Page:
Voice classification is a tool used by singers, composers, venues and listeners to categorise voice type and vocal properties of singers based on several important criteria.
Choral singers are classified into voice parts based on vocal range whereas solo singers are classified into a voice type based more on where their voice feels most comfortable most of the time (tessitura).
In operatic systems, there are six basic voice types. The three for female voices are soprano, mezzo-soprano and contralto and the three for male voices are tenor, baritone and bass. Within choral music, there are only four voice types for adult singers such as soprano and alto for women and tenor and bass for men. Children’s voices, both male and female are described as trebles.
Now, if you’re a pop singer and not a classical or chorale singer, you will probably have realised that there seems to be no apparent system of voice classification for non-classical music such as jazz, pop, blues, soul, country, folk and rock, and you would be right. The classical terms and techniques used to describe various vocal ranges and vocal timbres unique to each range are in fact, quite often unfamiliar to non-classical musicians.
But don’t despair because you can still adopt some of the classical operatic voice type systems of classification as a guideline to understand more about your voice so that you can not only train more efficiently but also understand how to select the right songs to fit you.
Generally, most people’s voices fall within the middle categories of mezzo-soprano for women and baritone for men. There are also a fair number of tenors and sopranos, but true basses and contraltos are rare. To get you started, consider these main classification criteria to help determine your voice type.
This is a key indicator of what voice type a singer has. Knowing your vocal range and where your voice feels comfortable is important so that you know which notes you should train with when doing vocal exercises and warm-ups. Staying within your vocal range, not too high and not too low, helps avoid unnecessary damage to your voice.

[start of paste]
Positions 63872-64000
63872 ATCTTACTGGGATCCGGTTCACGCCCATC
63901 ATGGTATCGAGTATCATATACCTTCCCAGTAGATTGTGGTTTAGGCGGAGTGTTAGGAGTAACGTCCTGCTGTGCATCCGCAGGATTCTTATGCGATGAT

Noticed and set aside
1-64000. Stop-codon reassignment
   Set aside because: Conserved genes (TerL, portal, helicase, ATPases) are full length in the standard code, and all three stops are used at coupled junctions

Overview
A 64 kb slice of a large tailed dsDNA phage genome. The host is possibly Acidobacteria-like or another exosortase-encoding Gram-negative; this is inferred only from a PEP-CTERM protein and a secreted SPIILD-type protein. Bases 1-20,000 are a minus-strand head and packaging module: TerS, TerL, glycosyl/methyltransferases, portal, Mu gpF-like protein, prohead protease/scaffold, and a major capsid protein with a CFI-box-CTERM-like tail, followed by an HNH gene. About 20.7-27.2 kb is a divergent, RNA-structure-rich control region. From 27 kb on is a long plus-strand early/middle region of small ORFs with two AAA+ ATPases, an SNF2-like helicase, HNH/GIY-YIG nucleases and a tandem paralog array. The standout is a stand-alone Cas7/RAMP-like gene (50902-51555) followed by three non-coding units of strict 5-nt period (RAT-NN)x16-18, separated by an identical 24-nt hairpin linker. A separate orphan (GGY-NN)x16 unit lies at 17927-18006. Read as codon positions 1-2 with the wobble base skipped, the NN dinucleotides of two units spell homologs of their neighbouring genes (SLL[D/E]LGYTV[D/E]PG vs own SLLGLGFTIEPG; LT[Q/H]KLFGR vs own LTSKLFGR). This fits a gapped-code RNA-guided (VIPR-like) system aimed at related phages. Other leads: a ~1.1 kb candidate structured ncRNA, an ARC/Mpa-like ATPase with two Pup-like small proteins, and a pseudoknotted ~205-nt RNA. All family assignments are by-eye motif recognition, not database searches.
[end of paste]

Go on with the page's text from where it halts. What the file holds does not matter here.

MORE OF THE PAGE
As your voice moves from low pitches to higher notes it goes through several changes in tone and quality, this is called vocal register changes. Knowing where your voice ‘shifts gear’ helps you to determine what voice type you belong to and allows for smoother register changes.
Some voices have vocal tones that are bright and ringing or delicate and light whereas others may sound darker, heavier and more powerful. Knowing your vocal tone helps you to know what kind of songs you can perform and which ones to avoid, especially when auditioning.
Tessitura (Voice Strength)
Determining your ‘sweet voice’ and where your voice sounds best and most comfortable is key to understanding what voice type you belong to. For example, a soprano would have a stronger head voice whereas a bass singer would have a stronger middle voice.
Speech Level Voice
This is the voice we are most comfortable using and the voice we would use for everyday conversation. Your speech level voice is a good indication of your voice type
Teaching and learning voice type within non-classical music is still an emerging field as new styles of music continue to develop and the quest for more relevant and common terms for vocalists throughout these styles continues to be sought after. Currently, it has only been within the last few years that music programs have begun to embrace alternative methodologies suitable to other kinds of vocal music.
So, as the evolution continues, be comforted by the fact that constant practice will change your voice quality and type to a certain extent and over time you will be able to move towards your dream voice no matter what voice type classification method you may adopt.
Give us a call on 011- 425 35 09 or visit us at keyboardmagic.co.za so we can assist you further with determining your voice type.